So obviously the number "925" is not a hallmark, nor can it be described as such on its own.

    If the "silver" item is under the 7.78g then it does not require hallmarking, and can be described as silver. However, if challenged, then it is the seller's responsibility to prove that the item is silver, and the "925" stamp on it again is insufficient on its own. Conversely, if it's over 7.78g then it will require hallmarking, and again the "925" stamp on its own is insufficient and does not constitute a hallmark.

    Remember though that the millesimal fineness symbol - the "925" - is really two symbols in one. It's a three digit number within a shield shape, and in the case of silver it's "925" within an oval shaped shield. As the "925" stamps you see on lightweight silver are never in an oval shield (if they were, then we may possibly talking about counterfeiting a hallmark under certain circumstances which does come under the hallmarking act), then anyone can stamp any three digit number on anything!

    What I'm trying to say in this long ramble, is that the "925" stamps you see on lightweight silver mean nothing really, (and cannot obviously be described as a hallmark) and the only stamps on precious metal that mean anything at all are the complete hallmark.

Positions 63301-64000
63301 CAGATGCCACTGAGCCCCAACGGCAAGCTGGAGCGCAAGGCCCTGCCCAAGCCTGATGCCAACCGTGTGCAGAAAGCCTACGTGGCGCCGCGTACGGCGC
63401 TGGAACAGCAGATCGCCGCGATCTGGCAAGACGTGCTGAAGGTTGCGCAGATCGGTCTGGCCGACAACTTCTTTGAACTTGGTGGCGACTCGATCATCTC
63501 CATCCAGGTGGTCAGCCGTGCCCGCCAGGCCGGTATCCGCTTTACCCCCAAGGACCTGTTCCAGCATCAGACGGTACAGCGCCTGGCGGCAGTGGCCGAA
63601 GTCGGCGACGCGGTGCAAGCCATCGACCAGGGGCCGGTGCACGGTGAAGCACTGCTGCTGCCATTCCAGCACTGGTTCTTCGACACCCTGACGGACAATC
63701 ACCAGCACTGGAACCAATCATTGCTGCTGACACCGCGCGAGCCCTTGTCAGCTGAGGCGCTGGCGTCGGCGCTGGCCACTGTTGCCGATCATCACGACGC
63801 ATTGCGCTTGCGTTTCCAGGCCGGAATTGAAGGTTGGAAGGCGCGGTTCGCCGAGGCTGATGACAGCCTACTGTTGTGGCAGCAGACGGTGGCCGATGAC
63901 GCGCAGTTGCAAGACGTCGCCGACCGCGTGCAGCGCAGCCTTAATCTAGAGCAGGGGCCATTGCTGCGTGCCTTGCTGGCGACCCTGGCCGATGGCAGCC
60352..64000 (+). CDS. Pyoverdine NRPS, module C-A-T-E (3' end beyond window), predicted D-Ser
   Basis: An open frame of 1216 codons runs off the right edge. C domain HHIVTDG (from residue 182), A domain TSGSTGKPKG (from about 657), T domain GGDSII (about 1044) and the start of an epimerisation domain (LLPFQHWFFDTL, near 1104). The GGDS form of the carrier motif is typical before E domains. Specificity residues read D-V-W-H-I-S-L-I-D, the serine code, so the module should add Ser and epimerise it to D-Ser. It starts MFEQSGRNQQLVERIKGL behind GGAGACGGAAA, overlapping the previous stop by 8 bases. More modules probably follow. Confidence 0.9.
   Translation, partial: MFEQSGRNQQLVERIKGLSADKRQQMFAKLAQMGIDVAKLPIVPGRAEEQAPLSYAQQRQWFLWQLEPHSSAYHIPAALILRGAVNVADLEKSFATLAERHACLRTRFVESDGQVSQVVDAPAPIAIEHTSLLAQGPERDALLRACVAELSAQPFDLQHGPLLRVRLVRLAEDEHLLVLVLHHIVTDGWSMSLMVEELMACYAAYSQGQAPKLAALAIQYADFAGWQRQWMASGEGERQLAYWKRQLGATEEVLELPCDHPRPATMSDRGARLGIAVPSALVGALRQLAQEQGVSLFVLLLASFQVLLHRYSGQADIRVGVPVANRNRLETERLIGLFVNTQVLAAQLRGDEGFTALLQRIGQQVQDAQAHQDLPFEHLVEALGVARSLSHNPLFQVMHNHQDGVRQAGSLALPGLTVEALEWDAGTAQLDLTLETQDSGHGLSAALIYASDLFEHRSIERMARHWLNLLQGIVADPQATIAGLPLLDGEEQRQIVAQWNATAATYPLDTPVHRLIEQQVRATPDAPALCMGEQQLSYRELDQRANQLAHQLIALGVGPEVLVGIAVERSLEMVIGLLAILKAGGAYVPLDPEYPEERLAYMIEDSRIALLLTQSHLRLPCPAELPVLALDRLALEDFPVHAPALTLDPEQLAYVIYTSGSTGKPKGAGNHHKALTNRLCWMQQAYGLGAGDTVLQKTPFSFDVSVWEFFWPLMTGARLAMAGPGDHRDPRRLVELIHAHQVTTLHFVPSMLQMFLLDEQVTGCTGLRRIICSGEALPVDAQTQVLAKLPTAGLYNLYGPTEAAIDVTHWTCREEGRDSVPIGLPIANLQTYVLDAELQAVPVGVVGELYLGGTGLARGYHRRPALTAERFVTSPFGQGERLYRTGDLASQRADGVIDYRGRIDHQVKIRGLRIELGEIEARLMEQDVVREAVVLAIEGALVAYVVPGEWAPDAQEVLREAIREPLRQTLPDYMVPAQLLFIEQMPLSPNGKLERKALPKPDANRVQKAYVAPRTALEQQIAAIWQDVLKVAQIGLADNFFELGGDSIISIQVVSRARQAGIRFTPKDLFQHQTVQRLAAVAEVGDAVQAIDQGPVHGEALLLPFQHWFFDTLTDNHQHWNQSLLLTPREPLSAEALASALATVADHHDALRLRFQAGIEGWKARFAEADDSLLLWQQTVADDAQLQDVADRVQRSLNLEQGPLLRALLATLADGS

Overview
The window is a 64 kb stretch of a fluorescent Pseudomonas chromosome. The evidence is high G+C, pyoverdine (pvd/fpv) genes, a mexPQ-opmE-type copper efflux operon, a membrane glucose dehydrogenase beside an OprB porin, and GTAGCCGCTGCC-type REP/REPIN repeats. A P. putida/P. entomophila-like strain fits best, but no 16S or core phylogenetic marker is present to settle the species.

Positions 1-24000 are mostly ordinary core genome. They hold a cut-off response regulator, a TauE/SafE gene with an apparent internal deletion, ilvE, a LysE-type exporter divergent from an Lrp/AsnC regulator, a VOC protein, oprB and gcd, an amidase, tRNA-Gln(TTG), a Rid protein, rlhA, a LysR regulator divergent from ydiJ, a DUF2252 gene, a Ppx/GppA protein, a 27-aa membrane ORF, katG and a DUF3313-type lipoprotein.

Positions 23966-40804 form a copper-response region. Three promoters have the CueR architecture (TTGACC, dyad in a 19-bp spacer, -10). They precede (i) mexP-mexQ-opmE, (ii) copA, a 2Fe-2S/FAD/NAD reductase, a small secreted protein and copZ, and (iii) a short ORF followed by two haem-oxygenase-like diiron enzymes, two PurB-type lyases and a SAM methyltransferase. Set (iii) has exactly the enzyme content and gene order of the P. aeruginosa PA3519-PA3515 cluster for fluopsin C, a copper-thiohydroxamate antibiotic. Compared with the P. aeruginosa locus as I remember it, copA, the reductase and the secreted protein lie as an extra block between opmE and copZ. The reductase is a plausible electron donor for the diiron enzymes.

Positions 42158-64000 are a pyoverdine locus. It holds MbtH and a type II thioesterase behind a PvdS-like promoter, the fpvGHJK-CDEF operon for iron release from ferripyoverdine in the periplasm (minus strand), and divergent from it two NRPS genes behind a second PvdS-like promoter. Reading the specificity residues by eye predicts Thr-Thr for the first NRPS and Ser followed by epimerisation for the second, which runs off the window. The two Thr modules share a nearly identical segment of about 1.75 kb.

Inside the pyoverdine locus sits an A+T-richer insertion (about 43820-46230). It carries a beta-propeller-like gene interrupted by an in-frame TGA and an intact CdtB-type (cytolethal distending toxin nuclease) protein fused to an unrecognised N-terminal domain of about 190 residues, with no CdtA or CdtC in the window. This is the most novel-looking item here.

Last edited by SteveLAO; 21-02-2014 at 08:24 AM.

  5. #15
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    Thanks for your answer, Steve. I suppose my remaining unanswered question is "Is merely describing a 925 mark as a hallmark an offence?" In other words, if a seller is selling an article below 7.78g of what he can verify is genuine sterling silver and this article bears only a 925 mark, would the seller be committing an offence merely by describing the 925 mark as a hallmark? A prospective buyer can easily verify by reference to the legislation that a self-stamped 925 mark is not a hallmark, so presumably the offence, if it is one, would be a relatively minor one under the Trade Descriptions Act.

  6. #16
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    Yeah it's probably not an offence under the hallmarking act, and, as you say, it's more likely to be a trade's description offence, which would need to be taken up by the Trading Standards people.